Predictably, DeFi activity produced a rise in median gas prices, ranging between 40 and 70 Gwei today. A single ETH transfer costs ~$0.35, but more complex operations like swapping assets on a DEX or entering and exiting multiple yield-farming positions can be substantially more expensive (at times >$10 per transaction).
High gas fees are sneakily insidious because they restrict access to DeFi to only those with sufficient capital. When it costs $10 to enter and exit yield farming positions, the subset of users with limited balances are cut off.
High gas fees are a direct consequence of scaling challenges. While still a drag today, efforts around ETH 2.0 and Layer-2 solutions show meaningful progress, but we’ll have to wait and see how those efforts play out.
Wrapped BTC Projects: Wrapped BTC projects create an Ethereum ERC-20 token that is redeemable 1:1 for BTC on the Bitcoin blockchain, thus marrying the BTC and ETH chains and bringing BTC’s balance sheet into DeFi. These projects rose substantially as users sought out more capital for yield farming. and are notable standouts, with between them (and wBTC the clear leader with $130M).
A borrow / lend protocol similar to Compound, but with added flash-loan capabilities, a native $LEND governance token, and differentiating loan products. $LEND value has increased significantly following $COMP’s rapid rise, and Aave’s TVL has similarly exploded to over $450M.
A synthetic-asset protocol on Ethereum with similar yield-farming mechanics, Synthetix has also seen incredible growth. Their synthetic dollar sUSD has captured volume amidst the stablecoin explosion.
A suite of DeFi products, including a robo advisor that allocates your deposits to the highest-yielding protocols. They released a over the weekend () with unique properties in that it has no previous owners and no outside funding, a fixed supply, and is earned through yield farming. Upon launch, capital rushed toward farming and yields went as high as .
Infrastructure: , aiming to become the oracle bridge powering the suite of crypto and DeFi Dapps, and cracks top-10 by market cap; surges to nearly as a simple platform to easily manage yield farming positions.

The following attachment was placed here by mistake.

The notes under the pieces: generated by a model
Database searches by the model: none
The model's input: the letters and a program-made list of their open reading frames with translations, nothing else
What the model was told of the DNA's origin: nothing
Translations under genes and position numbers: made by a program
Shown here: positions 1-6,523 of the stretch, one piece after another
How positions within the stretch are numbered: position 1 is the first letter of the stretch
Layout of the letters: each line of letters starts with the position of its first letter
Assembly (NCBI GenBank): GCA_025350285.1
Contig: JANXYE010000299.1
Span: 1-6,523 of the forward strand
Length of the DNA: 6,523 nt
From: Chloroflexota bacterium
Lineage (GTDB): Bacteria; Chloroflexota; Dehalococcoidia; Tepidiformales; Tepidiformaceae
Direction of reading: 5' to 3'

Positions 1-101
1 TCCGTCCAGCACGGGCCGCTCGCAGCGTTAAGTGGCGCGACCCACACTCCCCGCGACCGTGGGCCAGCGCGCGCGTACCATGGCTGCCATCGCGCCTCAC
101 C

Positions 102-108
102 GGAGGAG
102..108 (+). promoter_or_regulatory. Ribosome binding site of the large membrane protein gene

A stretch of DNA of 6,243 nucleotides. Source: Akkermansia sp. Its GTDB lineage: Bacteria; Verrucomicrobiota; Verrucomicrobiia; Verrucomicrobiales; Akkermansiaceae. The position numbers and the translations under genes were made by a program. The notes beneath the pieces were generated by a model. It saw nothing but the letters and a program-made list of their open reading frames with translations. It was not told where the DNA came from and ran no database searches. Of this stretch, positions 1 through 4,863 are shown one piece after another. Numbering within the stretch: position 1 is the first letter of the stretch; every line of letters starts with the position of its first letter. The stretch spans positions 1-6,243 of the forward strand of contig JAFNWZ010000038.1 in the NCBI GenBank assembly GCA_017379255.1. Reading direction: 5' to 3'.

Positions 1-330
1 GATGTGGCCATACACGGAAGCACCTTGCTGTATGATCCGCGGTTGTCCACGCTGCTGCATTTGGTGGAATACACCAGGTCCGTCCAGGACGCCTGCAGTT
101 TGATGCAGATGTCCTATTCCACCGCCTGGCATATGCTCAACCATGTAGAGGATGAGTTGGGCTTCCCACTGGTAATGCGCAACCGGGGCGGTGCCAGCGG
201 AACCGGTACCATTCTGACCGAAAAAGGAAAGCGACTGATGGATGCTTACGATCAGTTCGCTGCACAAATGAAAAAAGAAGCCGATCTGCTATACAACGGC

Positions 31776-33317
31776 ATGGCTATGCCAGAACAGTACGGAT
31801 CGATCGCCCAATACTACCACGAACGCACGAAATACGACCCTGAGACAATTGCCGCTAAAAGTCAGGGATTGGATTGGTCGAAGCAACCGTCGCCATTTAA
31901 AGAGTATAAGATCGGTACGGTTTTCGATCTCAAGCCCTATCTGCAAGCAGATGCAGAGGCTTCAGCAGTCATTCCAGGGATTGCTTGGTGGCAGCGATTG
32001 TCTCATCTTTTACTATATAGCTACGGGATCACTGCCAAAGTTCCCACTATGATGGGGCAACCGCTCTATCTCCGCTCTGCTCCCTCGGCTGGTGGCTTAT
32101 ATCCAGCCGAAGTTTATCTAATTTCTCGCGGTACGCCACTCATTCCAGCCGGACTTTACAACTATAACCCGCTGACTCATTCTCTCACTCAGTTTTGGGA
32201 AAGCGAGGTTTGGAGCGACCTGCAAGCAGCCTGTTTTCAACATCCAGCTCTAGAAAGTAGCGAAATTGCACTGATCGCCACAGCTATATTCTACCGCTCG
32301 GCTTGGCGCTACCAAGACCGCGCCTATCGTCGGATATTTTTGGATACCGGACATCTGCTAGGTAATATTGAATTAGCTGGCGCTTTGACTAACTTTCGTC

Others: Ampleforth’s unique “” surges; UMA releases a token (yCOMP) to enable shorts, and a for fixed-interest loans; mStable holds for their stablecoin protocol standard; with uniswap offering of their governance token.
For all the impressive metrics, the rise in asset valuations, and meteoric growth in value locked, is it really genuine activity?
We noted earlier that value locked can be gamed, where assets can be recursively deposited or stacked across other protocols. This has certainly led to some strange results. Consider Compound’s accounting for DAI, where they list more DAI in Compound’s supply than DAI that exists! This can only be possible when the same DAI is supplied, borrowed, and re-supplied in a recursive loop.
So if we can’t take TVL at face value, what can we say about the number of users accessing DeFi?
Numbers are low relative to traction enjoyed by mainstream exchanges (like Coinbase with 35M+ accounts), but the DeFi trend has still driven strong growth, over 100% YTD. Note that there are no “accounts” in DeFi, just unique addresses, so numbers should be taken with a grain of salt.
It’s relatively clear that the DeFi phenomenon is still refined to the sophisticated crypto user, able to navigate the world of self-custodial wallets and understand the risks and opportunities that lie within.
And yet, the metrics still cannot be ignored. Even accounting for recursive yield mechanisms, $3B in TVL across all of DeFi is hard to argue against. The traction and usage is on a clear upwards trajectory, and DeFi is the prominent narrative within crypto today.
Taking a step back, we can see a clear cycle:
Protocols add yield-farming governance tokens
Total Value Locked (TVL) increases as users farm governance tokens
Governance token valuations increase on the back of skyrocketing TVL and metrics
Yield farming incentives increase, repeating step 2
Such cycles are usually indicative of valuations divorced from fundamentals.
However, this is how crypto historically bootstraps growth. Outsized financial incentives drive increased user awareness, and people run through brick walls to participate. Over time, the onramps become smoother, the revenue models more refined, and the products get more user-friendly.
So this looks similar to what was happening with Bitcoin in 2013. Only a select few were able to get ahold of Bitcoin back then, but price movements drove awareness and growth. The destinations were a bit sketchy (Mt. Gox), but got much better over time.
Today, DeFi returns are sparking similar levels of awareness, but only the crypto-sophisticated are running through hoops to capitalize. There is some fuzziness in the numbers, but the trend is hard to argue against, and the products and experience will get better over time.